The analysts found that Sanders’s program is very progressive, jacking up taxes massively on the rich and providing a range of new benefits to the poor. Though every working person would face higher payroll taxes, the value of these benefits would leave 95 percent of households better off. They granted Sanders that his single-payer health system, in which the government would pay for everyone’s care and demand no co-payments or other cost-sharing, would expand health-care access and cut the growth of health-care costs, and they made “aggressive” assumptions about how much the new system would reduce drug and other prices.
But there is a massive catch. Sanders’s assurance that he has “a plan to pay for every spending program he has introduced to date” is wrong. And not just wrong, but extravagantly so. Even with his large tax increases, Sanders would fall $18 trillion short over just 10 years. Factoring in interest costs, his plan would add $21 trillion to the debt over a decade. That is more than the roughly $19 trillion the Treasury already owes. And the picture would probably get much worse as time went on. Expanding Social Security, for example, would become much more expensive as more people retired.
Sanders’s health-care plan is the big budget-buster. It alone would cost $32 trillion over 10 years — “more than twice the new revenues” that Sanders would raise, Len Burman, the director of the Urban-Brookings Tax Policy Center, said on Monday. When reporters have asked Sanders about the costs of his health-care plan in the past, the senator has typically responded that other countries maintain functioning single-payer systems — as though he has not proposed a specific plan that should be assessed on its own merits. Burman pointed out Monday that other countries do not promise their people as much as Sanders does. Making his system less costly, the analysts found, would require doing very unpopular things. Deeply cutting payments to doctors and hospitals, for example, would induce “supply constraints” — that is, a shortage of providers willing to meet demand for health services, which would make it harder to access care. Think long wait times and other hurdles.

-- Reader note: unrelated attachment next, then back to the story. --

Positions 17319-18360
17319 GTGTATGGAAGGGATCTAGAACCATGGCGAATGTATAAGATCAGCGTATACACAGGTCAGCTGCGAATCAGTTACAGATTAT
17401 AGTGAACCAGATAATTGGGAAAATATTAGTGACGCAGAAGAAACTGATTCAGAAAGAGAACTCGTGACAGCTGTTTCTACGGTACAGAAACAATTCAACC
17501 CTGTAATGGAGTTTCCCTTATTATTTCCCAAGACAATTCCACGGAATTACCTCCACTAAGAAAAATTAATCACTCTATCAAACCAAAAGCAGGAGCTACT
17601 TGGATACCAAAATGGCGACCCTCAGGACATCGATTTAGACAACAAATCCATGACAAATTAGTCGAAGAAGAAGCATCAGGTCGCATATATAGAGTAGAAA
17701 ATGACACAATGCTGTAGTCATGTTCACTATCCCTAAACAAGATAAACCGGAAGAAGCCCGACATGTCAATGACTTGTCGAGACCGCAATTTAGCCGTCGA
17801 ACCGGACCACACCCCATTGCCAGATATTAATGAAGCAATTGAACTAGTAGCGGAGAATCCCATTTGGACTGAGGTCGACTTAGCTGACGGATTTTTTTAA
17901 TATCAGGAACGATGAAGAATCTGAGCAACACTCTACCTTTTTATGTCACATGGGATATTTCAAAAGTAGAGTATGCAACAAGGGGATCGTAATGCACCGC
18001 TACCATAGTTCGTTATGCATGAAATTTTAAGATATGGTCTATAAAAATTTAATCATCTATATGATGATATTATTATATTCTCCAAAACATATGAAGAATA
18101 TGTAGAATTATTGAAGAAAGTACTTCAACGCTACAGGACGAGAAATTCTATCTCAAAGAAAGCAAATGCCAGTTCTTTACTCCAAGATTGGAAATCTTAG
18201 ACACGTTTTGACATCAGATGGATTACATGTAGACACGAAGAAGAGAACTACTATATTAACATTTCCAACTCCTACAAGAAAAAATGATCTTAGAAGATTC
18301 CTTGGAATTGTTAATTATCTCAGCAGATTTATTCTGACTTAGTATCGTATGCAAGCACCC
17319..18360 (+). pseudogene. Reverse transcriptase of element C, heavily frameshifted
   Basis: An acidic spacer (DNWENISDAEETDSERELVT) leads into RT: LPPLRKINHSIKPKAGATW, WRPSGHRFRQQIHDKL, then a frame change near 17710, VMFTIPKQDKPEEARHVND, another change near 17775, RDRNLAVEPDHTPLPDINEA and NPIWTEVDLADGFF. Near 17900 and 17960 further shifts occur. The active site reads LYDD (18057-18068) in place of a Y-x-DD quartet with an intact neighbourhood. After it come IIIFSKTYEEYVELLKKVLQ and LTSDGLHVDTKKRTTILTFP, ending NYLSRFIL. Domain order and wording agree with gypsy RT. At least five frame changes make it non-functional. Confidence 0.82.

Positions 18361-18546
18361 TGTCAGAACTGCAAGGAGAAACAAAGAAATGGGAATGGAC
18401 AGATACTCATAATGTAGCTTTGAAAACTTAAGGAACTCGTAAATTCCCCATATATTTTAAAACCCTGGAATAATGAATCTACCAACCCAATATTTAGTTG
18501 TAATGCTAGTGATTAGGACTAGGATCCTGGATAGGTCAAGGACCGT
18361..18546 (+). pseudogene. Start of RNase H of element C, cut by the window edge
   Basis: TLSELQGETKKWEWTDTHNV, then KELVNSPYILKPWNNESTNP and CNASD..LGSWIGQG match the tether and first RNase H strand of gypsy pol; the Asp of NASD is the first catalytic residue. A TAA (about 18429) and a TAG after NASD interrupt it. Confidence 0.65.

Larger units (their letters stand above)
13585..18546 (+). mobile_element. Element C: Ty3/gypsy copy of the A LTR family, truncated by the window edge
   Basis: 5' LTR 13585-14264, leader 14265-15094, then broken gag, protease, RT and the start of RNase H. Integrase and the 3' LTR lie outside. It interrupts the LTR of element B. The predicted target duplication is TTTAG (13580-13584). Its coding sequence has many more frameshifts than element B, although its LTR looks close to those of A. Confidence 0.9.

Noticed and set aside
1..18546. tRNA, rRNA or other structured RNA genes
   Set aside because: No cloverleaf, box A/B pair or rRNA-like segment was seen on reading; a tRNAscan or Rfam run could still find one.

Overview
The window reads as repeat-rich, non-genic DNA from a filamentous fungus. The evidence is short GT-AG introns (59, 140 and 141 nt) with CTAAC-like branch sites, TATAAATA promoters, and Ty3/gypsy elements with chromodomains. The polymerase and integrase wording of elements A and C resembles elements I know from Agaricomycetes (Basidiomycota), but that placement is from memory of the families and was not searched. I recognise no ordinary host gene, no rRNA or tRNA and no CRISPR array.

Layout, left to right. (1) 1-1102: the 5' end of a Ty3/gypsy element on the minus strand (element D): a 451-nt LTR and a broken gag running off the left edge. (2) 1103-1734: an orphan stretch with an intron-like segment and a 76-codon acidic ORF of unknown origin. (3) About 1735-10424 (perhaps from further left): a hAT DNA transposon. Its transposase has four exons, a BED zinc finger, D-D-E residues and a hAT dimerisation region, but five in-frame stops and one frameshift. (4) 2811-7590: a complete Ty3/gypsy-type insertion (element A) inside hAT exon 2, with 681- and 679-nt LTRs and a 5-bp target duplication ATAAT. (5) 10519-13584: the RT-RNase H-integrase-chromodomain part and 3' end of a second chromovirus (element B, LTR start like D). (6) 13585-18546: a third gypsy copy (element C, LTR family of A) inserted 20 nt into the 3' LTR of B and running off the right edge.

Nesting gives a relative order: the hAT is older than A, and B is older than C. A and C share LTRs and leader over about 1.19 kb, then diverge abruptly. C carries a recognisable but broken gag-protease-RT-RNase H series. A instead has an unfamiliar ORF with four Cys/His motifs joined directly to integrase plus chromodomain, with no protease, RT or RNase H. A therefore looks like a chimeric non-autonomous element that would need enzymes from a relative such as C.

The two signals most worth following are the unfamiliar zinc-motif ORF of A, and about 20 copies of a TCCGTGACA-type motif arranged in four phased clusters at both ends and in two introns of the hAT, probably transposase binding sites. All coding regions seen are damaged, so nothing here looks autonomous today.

Fully funding Sanders’s spending plan, meanwhile, would be extremely difficult. He has already proposed raising taxes on the wealthy so dramatically that tapping upper incomes much more would start losing the federal government revenue, Burman explained. Instead, Sanders would have to significantly increase broad-based taxes, such as on consumption, to fill the gap.
The last option is simply letting the national debt balloon. Burman warned that conventional analysis would show this strategy “hurting the economy, potentially significantly.”
Sanders articulates broad principles — free health care for all; free college for everyone. When pressed on the details, he falls back on broad explanations — other countries to seem to do these sorts of things, so we can, too. But in the real world of policymaking, where specific numbers must add up and tradeoffs must be considered, his program is a flop.
Sanders is not thinking big, as he often puts it. He is thinking carelessly. Those attracted to his message of expanding health-care access and shoring up the safety net, which are worthy goals, should know that he does not have a real plan to do these things. Instead, Sanders offers unchecked ideological certainty and unkeepable promises.